On December 12, 2017, the U.S. District Court for the Southern District of New York dismissed the New York Department of Financial Services’ (NYDFS) suit against the Office of the Comptroller of the Currency (“OCC”) challenging the proposed special purpose national bank for financial technology companies (“OCC FinTech Charter”). The OCC FinTech Charter would apply a bank regulatory framework to financial technology companies to help ensure that they operate in a safe and sound manner.
In May of this year, New York Superintendent of Financial Services Maria T. Vullo sued the OCC on the grounds that the OCC does not have the authority to issue the charter, since the OCC FinTech Charter would not concern the “business of banking,” which includes the taking of deposits. The Conference of State Banking Supervisors (“CSBS”) similarly filed suit.
Judge Naomi Reice Buchwald ruled that NYDFS does not have standing to bring its suit against the OCC, since the OCC has not reached a final decision regarding whether to issue OCC FinTech Charters. Judge Buchwald further noted that whether the new Comptroller, Joseph Otting, will continue to pursue the special purpose charter proposals remains uncertain.
While not addressed in the decision, the proposed OCC FinTech Charter has been controversial from the beginning. The Conference of State Banking Supervisors, as well as many states – most prominently New York – have been highly critical and have argued that the OCC lacks the authority to issue the charter. The proposal has also been controversial on the Hill with Senators Sherrod Brown (D-OH) and Jeff Merkley (D-OR) being especially critical.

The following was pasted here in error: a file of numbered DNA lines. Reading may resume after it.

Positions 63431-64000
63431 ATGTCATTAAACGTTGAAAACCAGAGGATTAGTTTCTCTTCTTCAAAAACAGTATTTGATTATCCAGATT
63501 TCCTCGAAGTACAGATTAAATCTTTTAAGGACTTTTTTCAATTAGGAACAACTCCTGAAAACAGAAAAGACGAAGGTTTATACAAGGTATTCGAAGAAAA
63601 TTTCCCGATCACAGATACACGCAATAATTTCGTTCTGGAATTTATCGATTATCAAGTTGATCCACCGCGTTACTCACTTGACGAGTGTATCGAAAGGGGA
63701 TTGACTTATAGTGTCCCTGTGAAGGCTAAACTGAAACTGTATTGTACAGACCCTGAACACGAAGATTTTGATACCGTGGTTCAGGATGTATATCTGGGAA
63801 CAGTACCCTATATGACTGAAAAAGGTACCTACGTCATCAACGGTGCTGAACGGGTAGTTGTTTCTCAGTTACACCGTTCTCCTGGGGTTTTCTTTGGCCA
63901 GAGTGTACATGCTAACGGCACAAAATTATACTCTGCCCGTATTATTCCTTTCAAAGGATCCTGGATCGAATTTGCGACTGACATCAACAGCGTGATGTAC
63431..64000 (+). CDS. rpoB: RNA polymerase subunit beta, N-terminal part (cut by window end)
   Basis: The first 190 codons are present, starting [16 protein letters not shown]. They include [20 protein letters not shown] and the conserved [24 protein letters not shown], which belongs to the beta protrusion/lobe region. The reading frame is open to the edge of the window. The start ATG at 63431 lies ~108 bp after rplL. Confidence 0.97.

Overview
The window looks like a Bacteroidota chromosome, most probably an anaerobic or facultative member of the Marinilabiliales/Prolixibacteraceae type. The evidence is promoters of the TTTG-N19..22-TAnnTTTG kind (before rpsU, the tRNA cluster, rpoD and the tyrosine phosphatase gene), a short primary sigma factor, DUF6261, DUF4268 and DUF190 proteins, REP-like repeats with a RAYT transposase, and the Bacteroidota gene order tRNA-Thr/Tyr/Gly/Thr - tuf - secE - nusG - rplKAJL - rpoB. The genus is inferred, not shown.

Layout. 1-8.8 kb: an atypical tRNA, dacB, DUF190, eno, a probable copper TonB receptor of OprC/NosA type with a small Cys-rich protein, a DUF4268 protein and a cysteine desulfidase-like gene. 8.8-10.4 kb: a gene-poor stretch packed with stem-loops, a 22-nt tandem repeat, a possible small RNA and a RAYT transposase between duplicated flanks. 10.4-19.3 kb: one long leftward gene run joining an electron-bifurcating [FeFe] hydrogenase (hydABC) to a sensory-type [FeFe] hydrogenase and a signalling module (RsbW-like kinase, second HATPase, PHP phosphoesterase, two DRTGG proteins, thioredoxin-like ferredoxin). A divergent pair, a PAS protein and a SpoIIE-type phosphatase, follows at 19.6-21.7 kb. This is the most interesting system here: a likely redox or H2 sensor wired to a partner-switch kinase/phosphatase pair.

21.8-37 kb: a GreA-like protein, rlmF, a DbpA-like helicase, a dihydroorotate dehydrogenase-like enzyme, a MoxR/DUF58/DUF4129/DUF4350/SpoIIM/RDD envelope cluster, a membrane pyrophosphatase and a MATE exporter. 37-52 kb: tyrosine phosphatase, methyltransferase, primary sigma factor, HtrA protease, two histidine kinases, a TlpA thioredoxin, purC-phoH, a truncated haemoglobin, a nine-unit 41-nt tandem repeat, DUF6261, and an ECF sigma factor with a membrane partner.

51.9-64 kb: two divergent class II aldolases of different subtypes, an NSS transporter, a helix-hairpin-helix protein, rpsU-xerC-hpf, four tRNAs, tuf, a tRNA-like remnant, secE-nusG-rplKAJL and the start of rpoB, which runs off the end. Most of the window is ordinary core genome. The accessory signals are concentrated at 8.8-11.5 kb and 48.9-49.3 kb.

While Acting Comptroller Keith Noreika was very supportive of the OCC FinTech Charter, it remains to be seen whether new Senate-confirmed Comptroller Joseph Otting will take up the banner. However, given past OCC positions, it will be difficult for Comptroller Otting to acquiesce to the CSBS and NYDFS position on the OCC’s chartering authority.
The OCC, in the past, has broadly construed its authority to charter national banks to conduct the “business of banking” and the “incidental powers” necessary to carry on banking. The OCC also has chartered special purpose national banks, which may limit their businesses to fiduciary, payments, credit card activities, or any other business within the business of banking. It is equally true that the state regulators have often expressed concern about the OCC’s authority long before the controversies over the OCC FinTech Charter because state law typically provides broad state authority over conducting business in the states and the OCC’s position has, in many cases, led to loss of state authority over many activities deemed within the OCC’s application of the “business of banking” test. This is not a new battle, and very likely will be renewed with intensity if the OCC proceeds toward issuing a FinTech charter.
 See 12 U.S.C. §1 et seq. ; OCC Interpretations and Actions available at www.occ.gov/topics/licensing/interpretations-and-actions/index-interpretations-and-actions.html.